One of the most important issues with the autonomous driving cars of the future is the partitioning of liability. To that end, new legislation proposed in Germany would require a data recorder to log when the car is under autonomous or driver control to aid in the assignment of responsibility. But such a box has privacy considerations. And it might be hacked. Would such a data recorder deter buyers? Could Apple overcome all this?
The Iranian government has given Apple an ultimatum: register with the country’s anti-smuggling office now, or all iPhones will be banned and confiscated. The demand comes as part of Iran’s plans to create a database of every cell phone in the country under the guise of blocking smuggling.
Apple reportedly gave an exclusive manufacturing deal to Taiwan Semiconductor Manufacturing Company for the A10 processor used in the upcoming iPhone 7. The deal means Samsung won’t get to cash in on the next iPhone model, and sources say TSMC already scored an exclusive deal for the A11 processor in 2017’s iPhone lineup.
Samsung’s appeal in its ongoing patent infringement fight with Apple over smartphone designs goes before the U.S. Supreme Court on October 11th. This doesn’t, however, signal the end of a battle that started in 2011 and is only the latest round in a dispute that’s drug on for years.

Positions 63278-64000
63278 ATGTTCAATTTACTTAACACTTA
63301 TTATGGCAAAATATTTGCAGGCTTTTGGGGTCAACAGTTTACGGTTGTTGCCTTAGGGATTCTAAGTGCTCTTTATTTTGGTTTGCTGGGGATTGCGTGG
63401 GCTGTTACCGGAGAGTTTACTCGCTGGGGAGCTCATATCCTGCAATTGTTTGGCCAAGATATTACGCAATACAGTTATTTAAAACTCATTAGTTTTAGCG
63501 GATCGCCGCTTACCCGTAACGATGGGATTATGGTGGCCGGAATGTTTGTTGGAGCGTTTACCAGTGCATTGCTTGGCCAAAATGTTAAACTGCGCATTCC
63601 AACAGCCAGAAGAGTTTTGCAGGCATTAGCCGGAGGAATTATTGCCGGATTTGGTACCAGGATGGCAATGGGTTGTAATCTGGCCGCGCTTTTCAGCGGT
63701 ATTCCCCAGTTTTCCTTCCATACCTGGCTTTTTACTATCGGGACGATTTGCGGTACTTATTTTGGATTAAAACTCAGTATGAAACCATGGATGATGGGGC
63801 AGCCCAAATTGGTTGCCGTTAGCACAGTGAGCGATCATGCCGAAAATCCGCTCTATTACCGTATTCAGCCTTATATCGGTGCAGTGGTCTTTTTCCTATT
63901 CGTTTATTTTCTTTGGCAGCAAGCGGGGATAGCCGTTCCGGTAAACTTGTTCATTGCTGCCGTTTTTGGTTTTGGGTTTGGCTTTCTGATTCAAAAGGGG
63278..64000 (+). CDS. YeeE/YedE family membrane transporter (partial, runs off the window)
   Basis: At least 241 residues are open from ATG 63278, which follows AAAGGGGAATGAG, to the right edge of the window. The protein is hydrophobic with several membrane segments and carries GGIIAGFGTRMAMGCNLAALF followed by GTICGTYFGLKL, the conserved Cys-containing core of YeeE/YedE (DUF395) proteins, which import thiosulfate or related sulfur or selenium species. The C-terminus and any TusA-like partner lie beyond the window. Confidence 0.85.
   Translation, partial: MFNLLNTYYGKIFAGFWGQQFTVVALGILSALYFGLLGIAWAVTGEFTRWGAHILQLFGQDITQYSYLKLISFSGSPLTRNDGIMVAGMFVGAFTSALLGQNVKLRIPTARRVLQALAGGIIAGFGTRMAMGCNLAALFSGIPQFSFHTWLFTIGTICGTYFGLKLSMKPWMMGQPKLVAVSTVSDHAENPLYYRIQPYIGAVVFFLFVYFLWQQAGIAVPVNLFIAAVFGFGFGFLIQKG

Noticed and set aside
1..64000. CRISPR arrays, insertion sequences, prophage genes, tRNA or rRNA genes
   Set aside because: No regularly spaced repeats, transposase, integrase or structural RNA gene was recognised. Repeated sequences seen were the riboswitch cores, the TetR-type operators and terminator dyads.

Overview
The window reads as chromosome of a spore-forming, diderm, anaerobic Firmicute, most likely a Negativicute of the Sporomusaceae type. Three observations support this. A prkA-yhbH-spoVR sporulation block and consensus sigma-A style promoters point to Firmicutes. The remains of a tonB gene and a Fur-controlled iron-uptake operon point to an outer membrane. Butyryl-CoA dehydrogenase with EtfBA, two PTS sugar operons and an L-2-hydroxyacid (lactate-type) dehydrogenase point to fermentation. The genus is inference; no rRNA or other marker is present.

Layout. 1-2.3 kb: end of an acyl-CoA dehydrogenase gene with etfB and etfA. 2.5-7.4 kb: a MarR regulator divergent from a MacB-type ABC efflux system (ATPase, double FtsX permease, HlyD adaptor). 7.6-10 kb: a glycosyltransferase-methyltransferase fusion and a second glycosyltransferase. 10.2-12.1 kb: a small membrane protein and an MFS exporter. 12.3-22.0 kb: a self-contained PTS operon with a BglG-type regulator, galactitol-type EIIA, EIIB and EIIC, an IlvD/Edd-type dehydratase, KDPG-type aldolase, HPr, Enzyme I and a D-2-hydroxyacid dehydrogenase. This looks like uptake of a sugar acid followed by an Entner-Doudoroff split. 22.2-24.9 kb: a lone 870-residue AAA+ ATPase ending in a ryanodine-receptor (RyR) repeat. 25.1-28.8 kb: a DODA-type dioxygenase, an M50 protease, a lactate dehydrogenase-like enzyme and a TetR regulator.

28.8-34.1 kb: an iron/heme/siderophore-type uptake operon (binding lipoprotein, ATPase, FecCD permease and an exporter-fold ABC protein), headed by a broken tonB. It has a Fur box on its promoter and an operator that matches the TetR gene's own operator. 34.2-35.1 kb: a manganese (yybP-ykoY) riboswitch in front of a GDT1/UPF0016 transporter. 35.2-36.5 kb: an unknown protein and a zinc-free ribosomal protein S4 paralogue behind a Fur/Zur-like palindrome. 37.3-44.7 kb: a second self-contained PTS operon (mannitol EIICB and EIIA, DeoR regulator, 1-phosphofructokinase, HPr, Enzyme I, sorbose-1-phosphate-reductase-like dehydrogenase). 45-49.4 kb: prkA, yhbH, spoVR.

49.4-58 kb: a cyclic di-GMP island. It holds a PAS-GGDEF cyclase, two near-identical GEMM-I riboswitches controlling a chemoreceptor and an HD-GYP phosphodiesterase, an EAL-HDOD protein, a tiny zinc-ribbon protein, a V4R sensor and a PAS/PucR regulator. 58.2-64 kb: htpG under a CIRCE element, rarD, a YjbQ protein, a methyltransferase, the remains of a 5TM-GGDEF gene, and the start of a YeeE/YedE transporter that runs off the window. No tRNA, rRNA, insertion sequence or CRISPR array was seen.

Apple continues to turn out product and service revolutions, even after the loss of Steve Jobs. This Apple innovation timeline shows the company is pumping out those revolutions at the same pace it did with Steve.
A patent infringement fight against Apple over Coverflow technology that started in 2008 has finally come to an end with a US$25 million settlement. Apple agreed to pay the sum to Network-1 Technologies, far less than the $625 million originally awarded.
Apple has yet another patent infringement lawsuit to deal with, this time for the sliding carousel effect on the Apple.com home page. The case was filed by Samuel Lit who holds a 2008 patent describing the carousel effect—an effect that’s easy to find on scores of websites.
Apple is making it easier to be an organ doner by adding the ability to register as an organ, eye, and tissue donor in iOS 10’s Health app, due to ship this fall. Apple teamed up with Donate Life America, which manages the National Donate Life Registry, to add the feature to iOS 10.
Apple is reportedly negotiating to buy competing streaming music service Tidal for an undisclosed amount. The deal, should it come together, holds several potential benefits for Apple Music, including an extra 4.2 million subscribers. But there’s still several places where it could implode.
Apple, Amazon, and Google are abusing their market strength to block competition from smaller companies, according to Senator Elizabeth Warren (D-MA). In a speech at the America’s Monopoly Problem on Wednesday, she said the three companies are using their size to “snuff out competition,” and she’s at least partly right.